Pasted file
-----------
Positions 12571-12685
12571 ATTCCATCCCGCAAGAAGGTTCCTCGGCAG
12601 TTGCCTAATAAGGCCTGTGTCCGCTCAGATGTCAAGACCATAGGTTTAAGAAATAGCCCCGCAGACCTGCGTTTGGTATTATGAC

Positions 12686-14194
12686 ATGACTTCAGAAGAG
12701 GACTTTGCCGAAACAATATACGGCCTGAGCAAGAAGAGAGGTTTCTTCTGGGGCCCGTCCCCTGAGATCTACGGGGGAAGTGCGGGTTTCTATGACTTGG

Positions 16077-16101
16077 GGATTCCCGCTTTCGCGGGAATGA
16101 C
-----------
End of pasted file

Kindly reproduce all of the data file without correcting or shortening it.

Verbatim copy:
Positions 12571-12685
12571 ATTCCATCCCGCAAGAAGGTTCCTCGGCAG
12601 TTGCCTAATAAGGCCTGTGTCCGCTCAGATGTCAAGACCATAGGTTTAAGAAATAGCCCCGCAGACCTGCGTTTGGTATTATGAC

Positions 12686-14194
12686 ATGACTTCAGAAGAG
12701 GACTTTGCCGAAACAATATACGGCCTGAGCAAGAAGAGAGGTTTCTTCTGGGGCCCGTCCCCTGAGATCTACGGGGGAAGTGCGGGTTTCTATGACTTGG

Positions 16077-16101
16077 GGATTCCCGCTTTCGCGGGAATGA
16101 C